stacycat69 (stacycat69) wrote in ed_ucate,
stacycat69
stacycat69
ed_ucate

More JAMA stuff :-)

(Journal of the American Medical Association.)

Cause-Specific Excess Deaths Associated With Underweight, Overweight, and Obesity
http://jama.ama-assn.org/cgi/content/short/298/17/2028 (Abstract. My e-mail is on my profile if you want me to send the full article.)

Three is a New York times article here: (mentions weights) http://www.nytimes.com/2007/11/07/health/07fat.html



Basically, they investigate the claims about obesity or being underweight increases mortality risk.

One of the main criticisms here (in this LJ community) is that the studies did not account for people "wasting away" due to cancer. Most of the deaths for underweight individuals actually came from non cancer and non cardiovascular issues, and this is the highest risk factor for those individuals. They also had an increased death rate from some cancers.

Obesity was correlated with higher deaths from "obesity related cancers," but was actually protective for other cancers. Overall, cancer balanced out among the weight classes. Obesity had a much higher death rate from cardiovascular issues, and diabetes was only correlated when it was combined with kidney disease.

From the conclusions section: (Separated by me for easier reading_

We found that underweight was associated with increased mortality, primarily from non-cancer, non-CVD causes.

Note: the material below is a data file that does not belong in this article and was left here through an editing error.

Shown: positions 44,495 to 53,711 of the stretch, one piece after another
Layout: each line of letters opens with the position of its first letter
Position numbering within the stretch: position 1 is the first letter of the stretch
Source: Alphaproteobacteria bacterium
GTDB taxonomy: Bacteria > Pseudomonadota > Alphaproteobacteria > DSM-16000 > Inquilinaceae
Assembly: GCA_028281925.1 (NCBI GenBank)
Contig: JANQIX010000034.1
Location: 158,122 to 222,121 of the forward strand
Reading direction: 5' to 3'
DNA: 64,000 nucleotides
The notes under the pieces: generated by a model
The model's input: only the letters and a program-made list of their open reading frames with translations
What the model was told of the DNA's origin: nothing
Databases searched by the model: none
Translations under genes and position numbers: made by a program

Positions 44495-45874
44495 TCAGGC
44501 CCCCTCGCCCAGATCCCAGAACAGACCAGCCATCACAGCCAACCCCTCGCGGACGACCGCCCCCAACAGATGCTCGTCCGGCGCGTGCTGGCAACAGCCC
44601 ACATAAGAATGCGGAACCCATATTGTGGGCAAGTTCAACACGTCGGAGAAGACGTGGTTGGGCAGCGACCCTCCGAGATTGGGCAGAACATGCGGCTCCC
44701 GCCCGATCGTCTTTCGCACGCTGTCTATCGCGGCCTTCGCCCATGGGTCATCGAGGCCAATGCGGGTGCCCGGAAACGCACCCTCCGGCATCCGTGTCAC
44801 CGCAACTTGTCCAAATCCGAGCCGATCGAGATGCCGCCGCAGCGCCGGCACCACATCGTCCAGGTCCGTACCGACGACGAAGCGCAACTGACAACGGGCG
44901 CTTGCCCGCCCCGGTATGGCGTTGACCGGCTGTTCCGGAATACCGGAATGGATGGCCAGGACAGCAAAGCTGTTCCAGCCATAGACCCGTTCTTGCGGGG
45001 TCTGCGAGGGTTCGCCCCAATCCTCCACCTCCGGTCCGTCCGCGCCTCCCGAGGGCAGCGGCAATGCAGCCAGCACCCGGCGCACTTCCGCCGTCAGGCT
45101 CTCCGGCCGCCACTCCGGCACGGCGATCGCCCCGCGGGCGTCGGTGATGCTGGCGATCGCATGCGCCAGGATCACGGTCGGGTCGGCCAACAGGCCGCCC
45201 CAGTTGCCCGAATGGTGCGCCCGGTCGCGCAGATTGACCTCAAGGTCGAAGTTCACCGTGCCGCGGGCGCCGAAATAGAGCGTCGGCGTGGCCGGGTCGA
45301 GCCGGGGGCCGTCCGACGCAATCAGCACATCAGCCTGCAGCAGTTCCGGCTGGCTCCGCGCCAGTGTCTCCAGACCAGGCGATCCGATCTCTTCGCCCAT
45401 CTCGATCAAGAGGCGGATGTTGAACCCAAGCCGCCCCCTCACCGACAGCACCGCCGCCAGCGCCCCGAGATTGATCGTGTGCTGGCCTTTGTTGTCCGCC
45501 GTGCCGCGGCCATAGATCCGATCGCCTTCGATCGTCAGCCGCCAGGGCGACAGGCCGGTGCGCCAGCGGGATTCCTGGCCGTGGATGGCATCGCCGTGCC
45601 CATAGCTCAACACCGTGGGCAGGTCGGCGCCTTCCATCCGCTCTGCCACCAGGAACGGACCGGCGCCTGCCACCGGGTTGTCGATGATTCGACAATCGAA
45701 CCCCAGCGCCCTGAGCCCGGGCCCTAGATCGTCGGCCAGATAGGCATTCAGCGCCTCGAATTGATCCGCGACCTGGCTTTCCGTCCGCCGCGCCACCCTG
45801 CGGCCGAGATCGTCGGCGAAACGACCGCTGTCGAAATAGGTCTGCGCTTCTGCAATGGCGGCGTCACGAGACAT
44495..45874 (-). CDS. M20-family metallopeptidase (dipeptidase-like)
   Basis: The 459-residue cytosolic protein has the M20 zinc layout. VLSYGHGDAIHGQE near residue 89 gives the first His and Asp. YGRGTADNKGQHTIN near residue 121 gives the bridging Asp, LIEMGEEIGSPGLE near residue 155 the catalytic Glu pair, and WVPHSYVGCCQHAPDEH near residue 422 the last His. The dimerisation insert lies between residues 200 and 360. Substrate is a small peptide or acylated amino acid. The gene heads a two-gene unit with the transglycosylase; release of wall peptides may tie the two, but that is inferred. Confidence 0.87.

Overweight was associated with significantly increased mortality from diabetes and kidney disease combined; was associated with significantly decreased mortality from other non-cancer, non-CVD causes; and was not associated with mortality from cancer or cardiovascular disease. The net result was that overweight was associated with significantly decreased all cause mortality overall.

Obesity was associated with significantly increased mortality from CVD, from some cancers, and from diabetes and kidney disease combined but showed little or no association with other cancers and with other causes of death. Obesity also was associated with increased mortality
overall, primarily due to its association with CVD mortality.

Thus, our data indicate that the association of BMI with mortality varies considerably by cause of death.
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